And in the Old Testament, especially closer to the time of Christ, that name became so holy, it was never even said. It came to be said only once a year by the great high priest in the Holy of Holies. It was the holiest of all names, for God’s name was holy. And he only whispered it, and they sang really loudly when he whispered it, so hoping that no one would even hear his whispering it. And when it was written in the texts of Scriptures, it was always pronounced “the Lord, Adonai.” They said, “the Lord,” which in [Greek] is “Kyrios.” So the name “Kyrios” is “Lord,” which is this name is God.
And some would say in English we should say it’s not only “I am who I am,” but it could be “I am what I am” or “I will be what I will be” or “I will cause to be what I will cause to be” or “I will do what I will do.” It’s various ways that it can be translated.
Then God says to Moses, “I am who I am.” And he said, “Say this to the people of Israel: ‘I am—Egō eimi—I am has sent me to you.’ ” God also said to Moses, “Say this to the people of Israel: ‘The Lord...’ ”
“The Lord, Adonai.” However, in Hebrew, it is the Tetragrammaton that is there: Yahweh.
“ ‘the God of your fathers, the God of Abraham, the God of Isaac, and the God of Jacob, has sent me to you.’ ”
So he says, “Say to the people of Israel: ‘The God of Abraham, Isaac, and Jacob’ ”—he calls him “Jacob” in that context, not Israel—” ‘has sent me to you.’ ” And then listen to this. He says:
“This is my name forever, and thus I am to be remembered throughout all generations. Go and gather the elders of Israel together and say to them: ‘The Lord (Yahweh), the God of your fathers, the God of Abraham, of Isaac, and of Jacob, has appeared to me, saying, “I have observed you and what has been done to you in Egypt, and I promise that I will bring you up, out of the affliction of Egypt.” ’ ”
And then put them into their new land.
So it says: “This is my name forever. Thus I am to be remembered throughout all generations.” Now, if we put that name in the New Testamental context, it would be “the Lord”: “I will be known as Kyrios, the Lord.” That’s why Jesus Christ is going to be called the Lord, and that’s the basic Christian creed: Iēsous Christos—Jesus Christ, Jesus ho Christos (Jesus is the Christ), ho Kyrios—the Lord. And, of course, we reflected on the names of Jesus, first “Jesus” itself, which means “God saves” or “the savior, the victor, the conqueror, the healer” that “yo” does. You see? “Yah, yoh.” This is the name for God. So you have, I don’t know: “John” would be “Yo-an.” It means “the grace of God.” Well, “Ye-shua” means the God-saving, the victor-God. That’s “Joshua,” in fact. It has that very same name as “Joshua” is “Jesus” in the New Testament.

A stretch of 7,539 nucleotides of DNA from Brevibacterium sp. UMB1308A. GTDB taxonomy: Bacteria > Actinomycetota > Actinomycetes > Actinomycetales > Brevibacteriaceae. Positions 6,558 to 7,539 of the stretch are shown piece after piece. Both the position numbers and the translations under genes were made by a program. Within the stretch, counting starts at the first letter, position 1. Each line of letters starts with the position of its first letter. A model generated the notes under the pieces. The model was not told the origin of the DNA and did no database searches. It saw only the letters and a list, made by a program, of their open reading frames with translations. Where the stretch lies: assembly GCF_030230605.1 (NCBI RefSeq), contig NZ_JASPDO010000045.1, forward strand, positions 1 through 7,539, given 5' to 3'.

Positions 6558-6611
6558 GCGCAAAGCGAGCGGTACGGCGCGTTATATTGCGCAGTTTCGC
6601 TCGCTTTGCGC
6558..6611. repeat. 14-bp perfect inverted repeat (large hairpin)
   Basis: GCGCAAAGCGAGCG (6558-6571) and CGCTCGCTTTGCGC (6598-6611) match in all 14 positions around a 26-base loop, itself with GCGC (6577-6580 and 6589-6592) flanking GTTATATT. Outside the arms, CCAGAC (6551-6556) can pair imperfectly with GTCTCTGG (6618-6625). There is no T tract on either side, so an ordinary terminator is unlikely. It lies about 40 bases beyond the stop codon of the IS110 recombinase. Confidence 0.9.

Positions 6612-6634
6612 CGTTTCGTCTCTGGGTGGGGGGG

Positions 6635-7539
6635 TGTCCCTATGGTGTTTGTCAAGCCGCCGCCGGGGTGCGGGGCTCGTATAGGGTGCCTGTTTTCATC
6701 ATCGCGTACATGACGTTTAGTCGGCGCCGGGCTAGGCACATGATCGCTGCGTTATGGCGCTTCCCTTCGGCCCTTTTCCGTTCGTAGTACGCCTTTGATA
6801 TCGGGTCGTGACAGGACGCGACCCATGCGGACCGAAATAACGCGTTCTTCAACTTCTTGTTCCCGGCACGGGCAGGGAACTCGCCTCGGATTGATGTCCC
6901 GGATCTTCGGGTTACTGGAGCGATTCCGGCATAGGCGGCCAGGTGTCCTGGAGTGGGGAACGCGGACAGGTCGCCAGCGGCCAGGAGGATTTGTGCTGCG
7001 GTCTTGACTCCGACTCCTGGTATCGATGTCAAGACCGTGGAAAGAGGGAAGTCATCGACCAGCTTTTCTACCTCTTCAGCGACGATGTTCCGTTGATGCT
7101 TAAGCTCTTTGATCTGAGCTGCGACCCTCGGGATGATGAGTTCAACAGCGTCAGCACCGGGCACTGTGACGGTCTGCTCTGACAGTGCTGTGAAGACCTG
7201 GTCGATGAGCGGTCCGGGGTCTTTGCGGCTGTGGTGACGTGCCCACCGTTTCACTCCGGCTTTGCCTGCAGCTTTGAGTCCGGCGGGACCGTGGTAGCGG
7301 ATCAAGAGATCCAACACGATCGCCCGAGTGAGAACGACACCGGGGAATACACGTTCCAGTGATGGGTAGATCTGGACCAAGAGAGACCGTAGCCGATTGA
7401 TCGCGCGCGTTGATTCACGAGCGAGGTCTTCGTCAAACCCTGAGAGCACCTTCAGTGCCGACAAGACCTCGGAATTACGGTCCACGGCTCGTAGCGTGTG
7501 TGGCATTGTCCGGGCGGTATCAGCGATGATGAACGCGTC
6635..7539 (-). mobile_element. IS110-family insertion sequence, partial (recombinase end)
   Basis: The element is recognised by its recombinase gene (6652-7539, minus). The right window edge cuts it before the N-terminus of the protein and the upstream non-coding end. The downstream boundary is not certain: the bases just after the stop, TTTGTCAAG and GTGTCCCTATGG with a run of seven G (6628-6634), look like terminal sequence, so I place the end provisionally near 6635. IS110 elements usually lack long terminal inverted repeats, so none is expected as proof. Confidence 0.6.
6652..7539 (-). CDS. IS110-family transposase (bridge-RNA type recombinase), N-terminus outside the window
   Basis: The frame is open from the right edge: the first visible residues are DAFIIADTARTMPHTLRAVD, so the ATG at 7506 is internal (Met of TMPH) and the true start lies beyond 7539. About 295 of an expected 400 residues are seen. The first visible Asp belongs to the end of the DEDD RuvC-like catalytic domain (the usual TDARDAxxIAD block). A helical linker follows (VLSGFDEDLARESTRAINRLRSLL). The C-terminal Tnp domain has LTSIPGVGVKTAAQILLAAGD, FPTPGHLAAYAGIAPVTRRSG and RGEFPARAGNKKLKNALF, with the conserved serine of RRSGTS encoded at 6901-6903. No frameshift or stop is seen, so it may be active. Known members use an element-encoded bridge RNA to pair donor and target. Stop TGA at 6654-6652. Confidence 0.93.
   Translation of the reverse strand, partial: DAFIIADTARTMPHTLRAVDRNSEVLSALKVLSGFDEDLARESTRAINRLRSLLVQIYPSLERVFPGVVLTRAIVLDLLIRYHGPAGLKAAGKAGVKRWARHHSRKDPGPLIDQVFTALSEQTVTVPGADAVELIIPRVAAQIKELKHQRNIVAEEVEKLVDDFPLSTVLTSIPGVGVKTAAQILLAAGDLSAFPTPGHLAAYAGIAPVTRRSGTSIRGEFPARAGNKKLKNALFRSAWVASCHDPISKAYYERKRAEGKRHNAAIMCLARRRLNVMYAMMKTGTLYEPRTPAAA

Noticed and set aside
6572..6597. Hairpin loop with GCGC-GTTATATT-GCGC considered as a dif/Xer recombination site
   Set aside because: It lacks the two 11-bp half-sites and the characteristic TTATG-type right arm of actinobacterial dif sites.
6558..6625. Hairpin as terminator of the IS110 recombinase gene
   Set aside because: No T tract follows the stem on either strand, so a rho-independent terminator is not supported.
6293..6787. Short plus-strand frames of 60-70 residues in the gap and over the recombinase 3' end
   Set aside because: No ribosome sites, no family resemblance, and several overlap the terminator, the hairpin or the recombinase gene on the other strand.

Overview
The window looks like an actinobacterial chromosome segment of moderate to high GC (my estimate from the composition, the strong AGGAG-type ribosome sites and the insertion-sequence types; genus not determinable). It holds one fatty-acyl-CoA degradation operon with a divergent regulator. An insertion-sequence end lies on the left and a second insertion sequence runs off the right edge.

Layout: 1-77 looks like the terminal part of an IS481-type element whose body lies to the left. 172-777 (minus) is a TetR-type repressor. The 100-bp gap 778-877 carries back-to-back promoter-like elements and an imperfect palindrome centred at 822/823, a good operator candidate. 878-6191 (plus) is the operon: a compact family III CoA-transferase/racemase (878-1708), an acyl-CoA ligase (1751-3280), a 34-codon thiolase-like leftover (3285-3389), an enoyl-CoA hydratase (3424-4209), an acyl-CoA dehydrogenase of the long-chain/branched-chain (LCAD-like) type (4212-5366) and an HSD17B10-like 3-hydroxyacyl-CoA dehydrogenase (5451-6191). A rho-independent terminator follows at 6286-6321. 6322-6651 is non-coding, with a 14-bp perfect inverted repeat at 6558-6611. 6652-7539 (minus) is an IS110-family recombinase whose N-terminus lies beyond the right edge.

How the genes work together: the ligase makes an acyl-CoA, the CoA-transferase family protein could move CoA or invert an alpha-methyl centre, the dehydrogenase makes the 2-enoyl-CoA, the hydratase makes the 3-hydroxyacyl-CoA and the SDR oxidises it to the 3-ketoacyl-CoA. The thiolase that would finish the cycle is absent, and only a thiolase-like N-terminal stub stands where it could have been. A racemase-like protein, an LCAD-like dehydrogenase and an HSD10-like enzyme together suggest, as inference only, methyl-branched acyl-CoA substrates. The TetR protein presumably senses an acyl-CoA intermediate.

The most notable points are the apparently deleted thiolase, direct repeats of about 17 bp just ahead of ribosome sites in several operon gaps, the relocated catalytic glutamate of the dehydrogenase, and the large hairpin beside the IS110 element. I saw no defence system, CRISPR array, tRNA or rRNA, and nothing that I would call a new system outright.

Then we have Christos, the Anointed One, the Meshiach. And then you have the Kyrios, the Adonai, which, for Jews, would always be the name of God himself. “The Lord is God—Adonai Elohim. Yahweh is God. The Lord is God. And hear, O Israel, the Lord God, he is only one God.” We’ll hear that in Deuteronomy 7. “And you shall love this God with all your heart, soul, and strength,” it says in the Old Testament, Deuteronomy. When it’s quoted in the New Testament, it says, “With the heart, mind, soul, and strength.” “Mind” is added in the New Testament. I always joke: because it’s written for Greeks and for Gentiles. In the Old Testament there wasn’t a separate word for “heart” and “mind.” That was the center of the person that did all of the human activities: thinking, knowing, seeing, deciding, willing. That was that one, it was the leb that was the kardia in Greek, the heart.
So this is what happens there, and then, in Exodus, in the couple of chapters later, in the sixth chapter of Exodus, you have a very specific text which definitely says that this name is going to be “Yahweh” forever now. And I’ll read it to you. In the sixth chapter, this is what it says (Exodus 6), “God said to Moses, ‘I am the Lord (Yahweh). I appeared to Abraham, to Isaac, and to Jacob as (and here it says) God Almighty.’ ” and that in Hebrew would be “El-Shaddai, the Most-High God, God Almighty.”
In the New Testament, that will become “Theos Pantokrator.” “The Almighty” in the Greek New Testament is “Pantokrator,” and we reflected on that as the final regular reflection on the names and titles of Jesus, because that’s the ultimate title for Jesus in the Apocalypse. He who sits upon the throne and the Lamb are both related to as Pantokrator, as Lord God Almighty, the ones over all creation. And we mentioned how, in Orthodox church buildings, when they’re built in the classical manner of the Byzantine period and into Russia, you have Jesus as the one who’s made the Head over all things, the Alpha and the Omega, the Beginning and the End, the First and the Last, the Almighty God, the Power of God over all of reality.
So here you have, way back in Exodus, God saying to Moses, “I am the Lord (Yahweh). I appeared to Abraham, to Isaac, and to Jacob as God Almighty”—El-Shaddai, the Most-High God, the Theos Pantokrator—“but by my name”—the Lord, that is, Kyrios or Yahweh—“I did not make myself known to them. I did not. I had made not made that name known, not until now. To the patriarchs, they didn’t know this name, this special name, the name that I’m to be named by forever. They didn’t know it. They just called me the El-Shaddai or the Elohim, the God or the God Almighty.”
So then here, God continues to Moses, “Say therefore to the people of Israel, ‘I am the Lord’ (or ‘I am Yahweh’).” And in Hebrew that would be like a play on words: “I am I am, I am who I am, I am what I am.” “I am” is the “I am.” You know? You can’t catch it in translation.